Let's say you're slightly to the left of the Bell Curve: you read, on average, a book a week. And let's say you're also slightly leftward-listing in your survival prospects: that, due to the marvels of future medicine (and no thanks to the blunders of contemporary foreign policy) you'll live to the fine old age of 90. Let's furthermore presuppose that you're one of those people, the precocious ones who were reading Kesey and King and Kingsolver and Kipling at 15. How many great books will you get to read in a lifetime? Assuming you've already answered the adjunct question (why?) for yourself, the prospect of having to choose only three thousand books from among the many Millions may sound daunting. My Merriam-Webster Encyclopedia of World Literature contains some entries on authors alone, and is hardly comprehensive. Balzac alone could eat up almost one percent of your lifetime reading. On the other hand, as usual, limitation shades into wonder... because in an infinite reading universe, we would be deprived of one of the supreme literary pleasures: discovery. Half of my favorite works of fiction of the year were by authors (women, natch) I'd never read, had barely heard of: Kathryn Davis' The Thin Place, Lynne Tillman's American Genius: A Comedy, and Mary Gaitskill's Veronica.And if I had gone my whole life without discovering Deborah Eisenberg, I would have missed something like a literary soulmate. The beguiling, bewildered quality of Eisenberg's Twilight of the Superheroes - the sentences whose endings seem to surprise even their writer - is so close to the texture of life as I experience it as to be almost hallucinatory. On the other hand, Eisenberg's world is much, much funnier and more profound than mine. She's single-handedly rejuvenated my relationship with the short story... and just in time for the remarkable new Edward P. Jones collection, All Aunt Hagar's Children. I've already expressed my suspicion that Jones has been a positive influence on Dave Eggers, as evidenced by What is the What. So I'll just round out my survey of new fiction by mentioning Marshall N. Klimasewiski's overlooked first novel, The Cottagers - a dazzlingly written thriller.In between forays into the contemporary landscape, I've been trying to bone up on the classics. I'm ashamed to say I hadn't read Pride and Prejudice until this year; it's about the most romantic damn thing I've ever encountered, and I'm a sucker for romance. Pricklier and more ironic, which is to say more Teutonic, was Mann's The Magic Mountain - a great book for when you've got nothing to do for two months. Saul Bellow's Herzog completely blew my doors off, suggesting that stream-of-consciousness (and the perfect evocation of a summer day) did not end with Mrs. Dalloway. Herzog is such a wonderful book, so sad, so funny, so New York. So real. I can't say the same thing about Kafka's The Castle, but it is to my mind the most appealing of his novels. As in The Magic Mountain, futility comes to seem almost charming. E.L. Doctorow's Billy Bathgate was another wonderful discovery - a rip-roaring read that's written under some kind of divine inspiration: Let there be Comma Splices! Similarly, I was surprised by how well page-turning pacing and peel-slowly sentences worked in Franzen's first novel, The Twenty-Seventh City. Ultimately, it's sort of a ridiculous story, but it's hard to begrudge something this rich and addictive. Think of it as a dessert. I'd be remiss if I didn't mention the rip-roar of that most sweeping of summer beach books, Lonesome Dove. And if the last three titles make you feel self-indulgent, because you're having too much fun, cleanse the palate the way I did, with the grim and depressing and still somehow beautiful. Namely, Samuel Beckett's Texts for Nothing or W.G. Sebald's Rings of Saturn. (What is it with those Germans?)Nonfiction-wise, I managed to slip away from journalism a bit, but did read James Agee's Let Us Now Praise Famous Men while I was in Honduras... sort of like reading Melville at sea. I made it most of the way through Martin Heidegger's Being and Time (God knows why, half of me adds. The other half insists, You know why.) Adorno and Horkheimer's Dialectic of the Enlightenment lightened things up... Not! But I will never read Cosmo Girl the same way again. Come to think of it, pretty much all the nonfiction I loved this year was a downer, about the impure things we can't get away from: Susan Sontag's On Photography, Greil Marcus' Lipstick Traces, David Harvey's The Condition of Postmodernity, and especially the late George W.S. Trow's astonishing, devastating Within the Context of No Context. Lit-crit offered a little bit of a silver lining, as William H. Gass' A Temple of Text and James Wood's The Irresponsible Self. Wood's essays on Tolstoy and Bellow remind me that "the world is charged with the grandeur of God"... which is, I guess, why I'll keep reading in 2007.

Hard to Pronounce Literary Names Redux: the Definitive Edition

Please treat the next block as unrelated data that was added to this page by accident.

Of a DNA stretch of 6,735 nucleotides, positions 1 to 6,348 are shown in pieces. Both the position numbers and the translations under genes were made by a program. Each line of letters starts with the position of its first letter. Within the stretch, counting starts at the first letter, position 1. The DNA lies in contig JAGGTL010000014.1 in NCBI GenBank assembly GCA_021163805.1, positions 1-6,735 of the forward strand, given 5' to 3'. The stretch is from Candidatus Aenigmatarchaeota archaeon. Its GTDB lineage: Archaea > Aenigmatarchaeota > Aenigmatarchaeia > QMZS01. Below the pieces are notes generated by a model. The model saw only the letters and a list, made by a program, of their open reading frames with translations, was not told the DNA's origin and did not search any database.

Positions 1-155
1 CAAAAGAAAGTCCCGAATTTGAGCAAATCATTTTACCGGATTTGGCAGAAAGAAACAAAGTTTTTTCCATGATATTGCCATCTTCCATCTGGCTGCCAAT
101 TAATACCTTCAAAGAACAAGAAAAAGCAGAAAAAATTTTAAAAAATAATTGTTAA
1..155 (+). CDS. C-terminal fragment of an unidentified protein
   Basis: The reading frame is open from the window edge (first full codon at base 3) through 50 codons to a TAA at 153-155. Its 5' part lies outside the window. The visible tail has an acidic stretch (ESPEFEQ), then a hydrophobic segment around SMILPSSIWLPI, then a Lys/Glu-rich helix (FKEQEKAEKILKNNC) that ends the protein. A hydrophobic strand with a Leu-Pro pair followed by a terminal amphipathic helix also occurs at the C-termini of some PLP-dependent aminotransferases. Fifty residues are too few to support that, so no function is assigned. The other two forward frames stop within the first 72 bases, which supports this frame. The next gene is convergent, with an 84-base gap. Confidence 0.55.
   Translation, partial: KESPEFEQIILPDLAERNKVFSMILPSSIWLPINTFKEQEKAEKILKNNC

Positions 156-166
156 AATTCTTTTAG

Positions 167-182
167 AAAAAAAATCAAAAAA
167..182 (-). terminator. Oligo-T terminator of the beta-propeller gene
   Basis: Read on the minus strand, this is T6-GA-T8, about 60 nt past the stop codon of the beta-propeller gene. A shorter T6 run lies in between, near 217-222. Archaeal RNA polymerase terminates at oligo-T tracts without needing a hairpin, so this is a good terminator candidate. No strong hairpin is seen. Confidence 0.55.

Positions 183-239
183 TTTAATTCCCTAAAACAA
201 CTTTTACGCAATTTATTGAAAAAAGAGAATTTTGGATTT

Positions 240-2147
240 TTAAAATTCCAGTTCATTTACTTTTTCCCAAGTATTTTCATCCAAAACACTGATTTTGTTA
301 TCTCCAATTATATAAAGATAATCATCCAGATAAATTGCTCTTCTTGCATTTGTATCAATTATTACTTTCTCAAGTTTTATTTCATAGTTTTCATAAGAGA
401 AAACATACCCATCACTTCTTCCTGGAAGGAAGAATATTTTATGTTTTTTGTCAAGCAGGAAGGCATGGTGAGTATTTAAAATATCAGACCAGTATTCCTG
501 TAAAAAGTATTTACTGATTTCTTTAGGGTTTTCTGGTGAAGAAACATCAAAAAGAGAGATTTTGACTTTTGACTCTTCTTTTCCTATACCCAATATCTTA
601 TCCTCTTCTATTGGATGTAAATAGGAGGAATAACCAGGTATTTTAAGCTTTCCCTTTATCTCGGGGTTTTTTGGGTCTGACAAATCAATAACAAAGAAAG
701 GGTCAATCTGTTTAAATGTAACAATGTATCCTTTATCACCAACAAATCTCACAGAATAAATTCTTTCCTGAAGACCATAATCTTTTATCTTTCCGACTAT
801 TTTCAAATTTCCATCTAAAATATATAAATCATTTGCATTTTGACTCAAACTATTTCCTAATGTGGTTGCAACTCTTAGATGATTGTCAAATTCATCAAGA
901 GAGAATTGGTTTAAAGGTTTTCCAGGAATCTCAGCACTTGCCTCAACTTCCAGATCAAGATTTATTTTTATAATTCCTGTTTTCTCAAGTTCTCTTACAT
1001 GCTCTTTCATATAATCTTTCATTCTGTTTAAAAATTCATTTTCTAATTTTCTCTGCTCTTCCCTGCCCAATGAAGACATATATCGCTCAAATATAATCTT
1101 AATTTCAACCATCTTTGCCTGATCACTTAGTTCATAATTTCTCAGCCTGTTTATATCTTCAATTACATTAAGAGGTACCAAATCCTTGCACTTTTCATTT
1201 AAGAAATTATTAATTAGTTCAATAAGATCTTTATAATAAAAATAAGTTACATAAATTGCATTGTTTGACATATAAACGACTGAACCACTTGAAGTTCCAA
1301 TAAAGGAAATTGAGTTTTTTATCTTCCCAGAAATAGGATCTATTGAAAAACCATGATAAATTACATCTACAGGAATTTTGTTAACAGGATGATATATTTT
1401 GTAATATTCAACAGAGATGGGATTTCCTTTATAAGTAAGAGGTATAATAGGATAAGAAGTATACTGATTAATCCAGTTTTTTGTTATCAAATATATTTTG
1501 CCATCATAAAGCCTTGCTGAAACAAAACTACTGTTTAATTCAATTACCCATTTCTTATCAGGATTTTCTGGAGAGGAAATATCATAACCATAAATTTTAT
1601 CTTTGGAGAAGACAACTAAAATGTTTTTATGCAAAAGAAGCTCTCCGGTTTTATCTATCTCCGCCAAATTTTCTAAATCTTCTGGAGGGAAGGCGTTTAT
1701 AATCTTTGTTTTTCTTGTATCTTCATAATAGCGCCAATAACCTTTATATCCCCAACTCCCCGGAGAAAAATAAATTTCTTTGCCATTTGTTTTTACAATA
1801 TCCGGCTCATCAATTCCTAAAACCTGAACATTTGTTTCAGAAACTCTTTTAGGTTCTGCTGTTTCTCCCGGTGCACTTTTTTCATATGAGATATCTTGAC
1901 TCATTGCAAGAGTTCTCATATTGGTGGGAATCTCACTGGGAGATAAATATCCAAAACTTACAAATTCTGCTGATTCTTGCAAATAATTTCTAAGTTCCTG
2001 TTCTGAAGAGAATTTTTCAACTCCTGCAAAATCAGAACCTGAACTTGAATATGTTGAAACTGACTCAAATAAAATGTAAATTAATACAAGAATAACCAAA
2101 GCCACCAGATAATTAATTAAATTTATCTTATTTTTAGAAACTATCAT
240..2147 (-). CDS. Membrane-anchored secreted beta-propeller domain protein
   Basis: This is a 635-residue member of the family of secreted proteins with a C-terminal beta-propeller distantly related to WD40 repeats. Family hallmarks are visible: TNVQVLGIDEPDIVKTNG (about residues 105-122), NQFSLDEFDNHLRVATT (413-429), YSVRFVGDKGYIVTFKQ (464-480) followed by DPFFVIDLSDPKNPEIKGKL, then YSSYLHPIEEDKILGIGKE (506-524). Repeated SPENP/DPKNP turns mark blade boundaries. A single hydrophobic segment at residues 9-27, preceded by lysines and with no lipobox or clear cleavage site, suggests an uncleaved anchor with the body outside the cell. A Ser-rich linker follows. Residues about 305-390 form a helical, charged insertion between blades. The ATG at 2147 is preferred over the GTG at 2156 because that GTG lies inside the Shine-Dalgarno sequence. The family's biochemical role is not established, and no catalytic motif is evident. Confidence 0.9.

Thanks to some friendly advice from LanguageHat, and seeing competing pronunciations flying around in the comments of the previous pronunciation post, especially for that pesky Goethe, I decided to go to the library and to do a little more Internet research to try to get some definitive pronunciations for these names, specifically printed references where available.At the library I took a look at Merriam-Webster's Encyclopedia of Literature (EoL) - pronunciations aside, a very cool reference book - which was very helpful in giving me pronunciations for most of the names on our list. The problem is that the pronunciations are given using symbols that are not easily expressed in HTML, and thus are impossible to convey on this blog. Another problem is that the book was published in 1995, and thus leaves out some of the contemporary authors on this list.However, with some further digging online, I was able to find some sources, including Merriam-Webster Online (M-W), which uses simplified, Internet friendly notation. You can refer to the M-W pronunciation guide for help if you need it. I also looked at the online version of the The American Heritage Dictionary of the English Language: Fourth Edition (AH), whose pronunciations I've only linked to rather than copied because it uses images to convey pronunciation symbols, and I can't easily replicate them here on the blog. Best of all, these two sources include audio pronunciations, as well. Very helpful. Finally I also looked at Pronouncing Dictionary of Proper Names (PD), some names from which somebody has posted here.When none of those sufficed I used references from newspaper and magazine articles, hoping that their writers did the research and found out the correct pronunciations, ideally from the authors themselves.J.M. Coetzee - kut-'sE, -'si& (audio via M-W)Paul Theroux - both PD and EoL have it as thuh-ROOHenry David Thoreau - th&-'rO, tho-; 'thor-(")O, 'th&r-(")O (audio via M-W, via AH). The "Pronouncing Thoreau" sidebar on this NPR story goes into some further detail.John Le Carre - l&-kä-'rA (audio via M-W, via AH)Dan Chaon - I'm going to stick with my friend Edan's pronunciation - "Shawn" - since she had him as a teacher.Pulitzer - 'PULL it sir' (see #19 in the Pulitzer FAQ, audio via M-W and via AH, which also offers the "PEW" pronunciation as an alternative.)Donald Barthelme - There seems to be some disagreement on this one. AH has it with a "th" sound - see pronunciation and audio - while the EoL has it with a hard "t" sound. Not sure which is right.Michael Chabon - "Pronounced, as he says, 'Shea as in Stadium, Bon as in Jovi,'" according to this profile, though other news sources pronounce the last syllable ranging from "bun" to "bawn" to "bin"Thomas Pynchon - 'pin-ch&n (audio via M-W, via AH)Rainer Maria Rilke - 'rI-n&r Maria 'ril-k&, -kE (audio via M-W, via AH. AH does not offer the "long e" at the end as an alternative pronunciation, nor does EoL.)Johann Wolfgang von Goethe - Unfortunately not much of a definitive answer here. M-W prefers saying it with more of an "r" sound 'g&(r)-t& (audio), but offers 'g[oe]-t& as an alternative. AH prefers the latter, note the the subtly different audio. EoL has both of those but it calls the "r" sound "Anglicized." It also has a "long a" sound in the first syllable listed as Anglicized.Ngugi wa Thiong'o - His first name is pronounced "Googy," according to UC Irvine, where he teaches, while his last name is presumably pronounced phonetically. Eoin Colfer - The Seattle PI and Guardian both say the first name is pronounced "Owen." The last name is phonetic.Seamus Heaney - 'shA-m&s 'hE-nE (audio via M-W, via AH)Jorge Luis Borges - 'bor-"hAs (audio via M-W, via AH)Vladimir Nabokov - n&-'bo-k&f (audio via M-W, via AH. Both AH and EoL offer alternative pronunciations with a stress on the first syllable.)P.G. Wodehouse - 'wud-"haus (audio via M-W, via AH)Chuck Palahniuk - Lots of sources, including USA Today, say "Paula-nik."Michel Houellebecq - LA Weekly and many other sources say "Wellbeck."Jeffrey Eugenides - "yu-GIN-e-dees" according to the Houston Chronicle.Jack Kerouac - 'ker-&-"wak (audio via M-W, via AH)Colm Toibin - most sources, like the SF Chron have it as "toe-bean," but the Boston Globe says "Column to-BEAN."Bonus Links:The BBC Pronunciation Blog.Voice of America's guide to pronouncing challenging names in the news, and a Washington Post story about that guide.The really cool kids, however, prefer these pronunciations.